Browse Primary Sources

Locate primary sources, including images, objects, media, and texts. Annotations by scholars contextualize sources.

Newspaper headline: "O.A.C. graduates are eighty-two" transcription in folder in module.

Rashid graduates from Oregon Agricultural college, 1908

Indian and other Asian immigrants attended land grant universities across the United States in the early twentieth century. These universities offered degrees in agriculture that were important to imperial subjects like Muhammad Abdul Rashid because of agriculture’s importance in the global economy.

Gold earring featuring a skull with three dangles below it.

Aztec Skull Earring, 16th Century

Featured in this image is a pair of Skull Earring created by the Aztec. They were believed to have been created around the time of the Spanish conquest of the Aztec Empire beginning in the early 16th century.

A woodcut of a man with no head and a face in his chest.

The Foreign Travels and Dangerous Voyages of Sir John Mandeville, 14th Century

This image shows a print from the 1568 version of the Voyages and travailes of Sir John Mandevile, knight. Sir John Mandeville’s Travels is believed to have been first published in the mid-14th century and rereleased many times in subsequent decades. It was reedited anonymously and released in 1725.

Map of Asia showing the lands Marco Polo traveled to.

Marco Polo’s Travels

Macro Polo lived from 1254 to 1324. He spent twenty-four years journeying through the Asian continent and left behind an impressive amount of documentation including travelogues of his adventures. He recorded his travels in the manuscript is the Les voyages de Marco Polo de Venise (The Travels of Marco Polo).

Image of newspaper. Transcription in folder.

Newspaper Report on the Fourth Pan-African Congress Meeting in 1927

This article comes from The Monitor, a historically African American newspaper published in Omaha, Nebraska. The article offers readers insight into the fourth Pan-African Congress meeting held in 1927 in New York City.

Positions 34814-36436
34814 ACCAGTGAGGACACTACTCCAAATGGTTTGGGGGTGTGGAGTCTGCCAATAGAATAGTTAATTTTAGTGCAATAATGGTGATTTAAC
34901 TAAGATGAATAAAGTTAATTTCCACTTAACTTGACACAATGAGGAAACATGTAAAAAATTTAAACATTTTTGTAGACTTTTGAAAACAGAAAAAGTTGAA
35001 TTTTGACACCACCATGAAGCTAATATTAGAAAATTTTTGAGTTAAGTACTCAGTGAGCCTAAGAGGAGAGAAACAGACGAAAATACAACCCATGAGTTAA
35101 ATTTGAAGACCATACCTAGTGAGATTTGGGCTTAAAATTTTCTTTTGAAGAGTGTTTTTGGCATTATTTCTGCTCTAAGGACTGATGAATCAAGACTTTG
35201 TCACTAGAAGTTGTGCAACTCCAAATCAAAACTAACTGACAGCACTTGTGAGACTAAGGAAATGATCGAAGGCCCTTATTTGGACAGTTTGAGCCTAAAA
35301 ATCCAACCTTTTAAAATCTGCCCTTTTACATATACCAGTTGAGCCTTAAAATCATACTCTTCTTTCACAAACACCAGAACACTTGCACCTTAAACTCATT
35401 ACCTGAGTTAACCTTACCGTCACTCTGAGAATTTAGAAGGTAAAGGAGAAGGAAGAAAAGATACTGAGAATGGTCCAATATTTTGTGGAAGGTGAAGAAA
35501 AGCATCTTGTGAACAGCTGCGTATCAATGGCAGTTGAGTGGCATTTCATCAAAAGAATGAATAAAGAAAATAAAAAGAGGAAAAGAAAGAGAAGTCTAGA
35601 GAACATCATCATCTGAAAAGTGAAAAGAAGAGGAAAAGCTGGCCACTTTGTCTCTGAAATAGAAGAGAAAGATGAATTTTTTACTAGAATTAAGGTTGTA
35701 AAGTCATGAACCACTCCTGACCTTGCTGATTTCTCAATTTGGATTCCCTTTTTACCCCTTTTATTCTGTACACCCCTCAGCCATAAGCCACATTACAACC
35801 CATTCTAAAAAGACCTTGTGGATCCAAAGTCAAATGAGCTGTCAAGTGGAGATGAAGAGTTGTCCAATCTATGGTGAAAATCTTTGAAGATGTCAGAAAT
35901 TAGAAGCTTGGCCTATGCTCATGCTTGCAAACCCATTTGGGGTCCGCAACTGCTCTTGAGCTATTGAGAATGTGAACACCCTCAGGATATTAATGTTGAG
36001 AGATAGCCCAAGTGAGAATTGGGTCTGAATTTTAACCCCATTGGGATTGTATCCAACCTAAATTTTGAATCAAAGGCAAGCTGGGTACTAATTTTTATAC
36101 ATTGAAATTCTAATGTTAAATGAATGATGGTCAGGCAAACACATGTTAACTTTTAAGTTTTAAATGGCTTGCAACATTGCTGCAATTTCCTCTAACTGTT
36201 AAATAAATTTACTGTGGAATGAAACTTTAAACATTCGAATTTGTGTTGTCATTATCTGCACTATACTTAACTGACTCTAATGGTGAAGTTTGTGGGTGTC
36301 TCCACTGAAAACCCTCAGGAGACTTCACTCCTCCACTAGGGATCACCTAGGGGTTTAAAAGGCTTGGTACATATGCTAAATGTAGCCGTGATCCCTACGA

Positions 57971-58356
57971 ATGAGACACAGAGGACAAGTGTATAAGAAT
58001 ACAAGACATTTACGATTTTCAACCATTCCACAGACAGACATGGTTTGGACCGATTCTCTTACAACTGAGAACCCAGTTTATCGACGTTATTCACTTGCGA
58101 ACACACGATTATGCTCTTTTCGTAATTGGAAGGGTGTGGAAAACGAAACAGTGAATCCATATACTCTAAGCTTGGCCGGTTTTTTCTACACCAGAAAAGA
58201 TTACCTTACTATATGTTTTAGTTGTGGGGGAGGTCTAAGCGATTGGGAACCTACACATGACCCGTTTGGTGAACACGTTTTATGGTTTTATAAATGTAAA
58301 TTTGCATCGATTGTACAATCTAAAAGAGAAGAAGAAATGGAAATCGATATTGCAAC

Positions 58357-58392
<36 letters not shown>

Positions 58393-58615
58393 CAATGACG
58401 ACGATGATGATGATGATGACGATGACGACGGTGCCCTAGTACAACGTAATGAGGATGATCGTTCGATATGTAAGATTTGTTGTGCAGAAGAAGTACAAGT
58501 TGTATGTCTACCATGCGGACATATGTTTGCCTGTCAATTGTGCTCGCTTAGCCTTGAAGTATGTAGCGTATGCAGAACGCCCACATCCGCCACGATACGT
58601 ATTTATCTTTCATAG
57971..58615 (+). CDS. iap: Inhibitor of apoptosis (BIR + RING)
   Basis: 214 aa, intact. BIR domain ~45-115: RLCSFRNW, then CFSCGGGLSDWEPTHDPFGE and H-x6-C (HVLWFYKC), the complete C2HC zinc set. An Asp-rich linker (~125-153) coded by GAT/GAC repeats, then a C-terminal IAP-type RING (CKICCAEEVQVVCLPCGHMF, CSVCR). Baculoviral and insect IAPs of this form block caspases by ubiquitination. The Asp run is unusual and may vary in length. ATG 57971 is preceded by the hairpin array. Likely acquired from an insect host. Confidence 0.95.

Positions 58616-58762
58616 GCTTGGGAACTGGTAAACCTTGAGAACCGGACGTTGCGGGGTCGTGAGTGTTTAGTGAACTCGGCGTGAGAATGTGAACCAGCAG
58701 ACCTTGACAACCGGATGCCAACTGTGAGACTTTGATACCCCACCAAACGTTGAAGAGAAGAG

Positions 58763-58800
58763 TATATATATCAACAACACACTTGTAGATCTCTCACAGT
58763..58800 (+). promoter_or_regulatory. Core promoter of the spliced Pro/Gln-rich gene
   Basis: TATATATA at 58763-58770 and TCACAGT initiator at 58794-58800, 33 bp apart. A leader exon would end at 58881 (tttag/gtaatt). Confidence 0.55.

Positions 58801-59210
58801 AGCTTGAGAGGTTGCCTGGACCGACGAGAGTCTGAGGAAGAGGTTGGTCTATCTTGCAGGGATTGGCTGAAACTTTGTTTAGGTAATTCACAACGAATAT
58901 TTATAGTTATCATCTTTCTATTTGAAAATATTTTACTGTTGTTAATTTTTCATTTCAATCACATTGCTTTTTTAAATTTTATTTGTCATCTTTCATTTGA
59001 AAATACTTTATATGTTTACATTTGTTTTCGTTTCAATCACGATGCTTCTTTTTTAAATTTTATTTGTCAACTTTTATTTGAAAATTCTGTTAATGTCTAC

Page from al-Biruni's writing. Description in annotation.

Travel writing of al-Biruni, 11th century Persian scholar

This image is taken from a page of al-Biruni work called Chronology of an Ancient Nations. al-Biruni was a native of Iran. He was a prolific Persian scholar. While he published works in a wide variety of subjects, the majority of those works were on the subject of astronomy. He was also a pioneer in the study of comparative religion.

Photograph of a group of men posing. Description in annotation.

Photograph of "Principal Chiefs" from West Africa

The following is an image that appears in the on page 296 in the book Britain Across The Seas: Africa; A History And Description Of The British Empire In Africa published in 1910 and written by Harry Johnson. This particular photograph was taken by Capt. T.C. Hincks.

Image of newspaper. Transcription in folder.

W.E.B. DuBois Details the 1919 Pan-African Congress in Newspaper Article

This article comes from Cayton’s Weekly, a historically Black newspaper published in Seattle, Washington. The article, written by W.E.B. Du Bois, offers readers insight into the 1919 Pan-African Congress held in Paris, France.

Text of Principall Investigations. Full text in transcription folder

Hakluyt's The Principall Investigations

This is an image of the first page of The Principall Investigations by Richard Hakluyt. The book was originally published in 1589. This is a reprint from between 1885 and 1890. Hakluyt was born around 1552. Hakluyt developed an early interest in travel through interactions with older relatives. He studied at the Christ College of Oxford and gained a B.A. and M.A. in Geography.

Image of newspaper. Transcription in folder.

Newspaper Article Promoting the Pan-African Congress